Q. In these times of relaxed social mores, some of us who grew up with a fairly rigid definition of acceptable behavior are finding ourselves somewhat socially dysfunctional.
I am a middle-aged divorcee who is afraid to accept dates for fear that my escort may offer an "improper suggestion" at the end of the evening. I would not care to accept an invitation for which payment was expected "later," and I do not wish to insult the extender of invitations by suggesting in advance that they may have ulterior motives. I have, on a few occasions, accepted invitations with the understanding that we would go "dutch," but some men find this offensive and others seem to think that such liberation is just a prelude to wild, amorous abandon.
I am willing to spend the rest of mu life alone, if necessary; but that is not my first choice of life style. Have you any advice that will help me and my fellow anachronisms cope with the changing scene?
A. That is what Miss Manners is here for. If everyone agreed upon and followed the same standard of acceptable behavior -- why, Miss Manners could go back to her chaise longue and finish her novel.
Let us first identify what it is in the current scene, as you say, that has actually changed. Surely there have always been gentlemen who have interpreted any behavior at all on the part of a lady, including screaming, "No, no!" as "a prelude to wild amorous abandon." In addition, the vulgar assumption that money spent on entertaining a lady is a short-term investment, collectable before the food has left her digestive tract, is of long standing.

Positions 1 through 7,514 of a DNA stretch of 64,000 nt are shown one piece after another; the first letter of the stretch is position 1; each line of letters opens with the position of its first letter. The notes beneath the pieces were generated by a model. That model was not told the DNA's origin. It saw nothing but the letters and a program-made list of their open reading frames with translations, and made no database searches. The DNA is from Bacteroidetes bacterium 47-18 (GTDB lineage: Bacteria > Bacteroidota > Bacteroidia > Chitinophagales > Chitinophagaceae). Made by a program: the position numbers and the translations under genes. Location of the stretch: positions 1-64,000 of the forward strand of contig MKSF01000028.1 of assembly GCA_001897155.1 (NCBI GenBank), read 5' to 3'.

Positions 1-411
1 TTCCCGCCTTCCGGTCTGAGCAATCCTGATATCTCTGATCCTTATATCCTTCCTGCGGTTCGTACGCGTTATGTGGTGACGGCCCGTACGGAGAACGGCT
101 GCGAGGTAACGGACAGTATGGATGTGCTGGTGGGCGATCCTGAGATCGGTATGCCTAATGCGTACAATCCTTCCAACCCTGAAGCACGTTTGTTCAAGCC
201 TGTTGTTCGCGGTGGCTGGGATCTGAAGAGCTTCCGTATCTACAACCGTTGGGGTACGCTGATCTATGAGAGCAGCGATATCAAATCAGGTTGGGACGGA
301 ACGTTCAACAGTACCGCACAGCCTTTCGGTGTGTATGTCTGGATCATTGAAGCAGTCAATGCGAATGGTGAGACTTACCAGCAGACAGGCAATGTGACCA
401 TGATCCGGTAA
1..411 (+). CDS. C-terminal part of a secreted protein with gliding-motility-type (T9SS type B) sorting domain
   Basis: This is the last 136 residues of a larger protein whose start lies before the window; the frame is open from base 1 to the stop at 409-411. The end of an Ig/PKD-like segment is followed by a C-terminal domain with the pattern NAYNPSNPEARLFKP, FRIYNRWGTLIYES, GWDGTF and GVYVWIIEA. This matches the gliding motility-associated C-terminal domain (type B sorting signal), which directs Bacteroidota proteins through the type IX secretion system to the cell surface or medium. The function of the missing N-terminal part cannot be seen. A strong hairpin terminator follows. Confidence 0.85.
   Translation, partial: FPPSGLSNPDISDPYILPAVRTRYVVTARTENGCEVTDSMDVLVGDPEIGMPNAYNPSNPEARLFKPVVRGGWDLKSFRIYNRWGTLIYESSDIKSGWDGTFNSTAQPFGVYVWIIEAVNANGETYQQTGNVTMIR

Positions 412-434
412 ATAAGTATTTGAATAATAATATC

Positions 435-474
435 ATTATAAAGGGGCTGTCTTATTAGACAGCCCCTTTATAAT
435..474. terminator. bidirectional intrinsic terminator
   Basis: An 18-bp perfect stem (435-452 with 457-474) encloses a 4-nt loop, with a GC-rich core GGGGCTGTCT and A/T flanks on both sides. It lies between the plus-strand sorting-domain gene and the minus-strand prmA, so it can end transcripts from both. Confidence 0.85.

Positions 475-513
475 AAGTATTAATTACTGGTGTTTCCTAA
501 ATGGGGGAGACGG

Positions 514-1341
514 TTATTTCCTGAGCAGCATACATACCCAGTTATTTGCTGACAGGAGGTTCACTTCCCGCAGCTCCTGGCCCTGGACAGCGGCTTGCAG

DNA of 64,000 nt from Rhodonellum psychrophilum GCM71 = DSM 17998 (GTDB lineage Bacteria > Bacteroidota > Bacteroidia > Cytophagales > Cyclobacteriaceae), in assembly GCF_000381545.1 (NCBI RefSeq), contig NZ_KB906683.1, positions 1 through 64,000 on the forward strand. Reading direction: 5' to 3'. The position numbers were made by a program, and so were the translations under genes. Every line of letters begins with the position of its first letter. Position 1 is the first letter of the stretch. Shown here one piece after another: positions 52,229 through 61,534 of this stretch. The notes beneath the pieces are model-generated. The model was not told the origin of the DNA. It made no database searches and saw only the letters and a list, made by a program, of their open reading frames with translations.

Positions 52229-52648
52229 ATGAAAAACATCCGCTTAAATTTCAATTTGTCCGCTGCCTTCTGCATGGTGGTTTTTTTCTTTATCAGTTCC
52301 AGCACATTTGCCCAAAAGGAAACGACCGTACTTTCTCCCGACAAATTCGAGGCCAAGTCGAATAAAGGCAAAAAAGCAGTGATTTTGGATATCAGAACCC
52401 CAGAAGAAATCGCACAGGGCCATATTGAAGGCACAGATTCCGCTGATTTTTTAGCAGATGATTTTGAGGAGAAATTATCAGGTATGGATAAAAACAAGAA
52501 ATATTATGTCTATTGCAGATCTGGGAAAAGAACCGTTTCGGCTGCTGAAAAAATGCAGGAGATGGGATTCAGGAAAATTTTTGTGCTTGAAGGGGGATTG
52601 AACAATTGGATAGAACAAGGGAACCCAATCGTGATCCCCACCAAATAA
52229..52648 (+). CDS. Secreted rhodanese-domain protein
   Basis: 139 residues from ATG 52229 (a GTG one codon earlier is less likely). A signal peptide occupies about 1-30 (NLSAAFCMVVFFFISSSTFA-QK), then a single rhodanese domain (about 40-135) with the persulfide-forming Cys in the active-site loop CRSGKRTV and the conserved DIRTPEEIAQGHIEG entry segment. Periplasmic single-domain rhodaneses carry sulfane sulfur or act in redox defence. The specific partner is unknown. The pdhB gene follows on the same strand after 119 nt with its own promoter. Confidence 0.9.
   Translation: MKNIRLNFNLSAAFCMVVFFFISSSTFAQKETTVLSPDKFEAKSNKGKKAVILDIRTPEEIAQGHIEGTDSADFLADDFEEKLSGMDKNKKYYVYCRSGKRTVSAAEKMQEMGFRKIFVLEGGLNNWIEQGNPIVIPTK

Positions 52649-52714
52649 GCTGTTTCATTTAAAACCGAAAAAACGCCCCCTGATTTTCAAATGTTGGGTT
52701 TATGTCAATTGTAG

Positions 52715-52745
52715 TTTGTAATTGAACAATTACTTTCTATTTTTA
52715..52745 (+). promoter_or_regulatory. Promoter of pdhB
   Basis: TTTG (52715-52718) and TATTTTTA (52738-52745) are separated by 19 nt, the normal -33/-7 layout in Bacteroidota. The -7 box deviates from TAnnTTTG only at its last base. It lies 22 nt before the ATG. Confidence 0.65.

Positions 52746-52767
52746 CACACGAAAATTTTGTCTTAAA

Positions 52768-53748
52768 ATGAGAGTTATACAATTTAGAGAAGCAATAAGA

The difference you observe is made by inflation. In the past. a gentleman might consider himself sufficiently rewarded by a smile or a press of the hand. mBut the price of dinner and theater tickets has gone up, and he accordingly, came to expect a kiss at the doorstep or even, Miss Manners is told, something more.
At the same time, there has been a deflation in language. A gentleman who might once have begged a lady to pity his lovesick heart is now apt to state somewhat more expressly what he expects her to do with what.
None of this should obscure the outrageousness of the ancient premise that a gentleman who spends money on a lady has legitimately purchased her favors. Such transactions are available commercially, Miss Manners is given to understand, but have no place in decent society. We all know that the only reason a true gentleman takes a lady out is for the pleasure of her society and that the only reason a lady gives her favors is that she is overcome by uncontrollable passion.
If the passion seizes her before she has asked him his last name, or if he hopes to implant such a passion by taking her to Paris for the weekend -- well, that does not negate the principle.
What, then, should you do when a gentleman makes an "improper suggestion?"
You should decline it, of course. In these vulgar days, improper suggestions are made rather conventionally, and extreme outrage is not appreciated unless the man (being no longer entitled to be called a gentleman) is so rude as to state that premise about the payment being due. As Miss Manners has indicated, most gentlemen mistakenly believe this premise, but only a cad would put it into words.
The important thing is that you must understand that you have incurred no such obligation. If you firmly believe this, and if the gentleman has made his improper suggestion with acceptable delicacy, you will be able to decline graciously, as you would if a hostess offered you her special dessert, of which she was enormously proud, but for which you had no desire.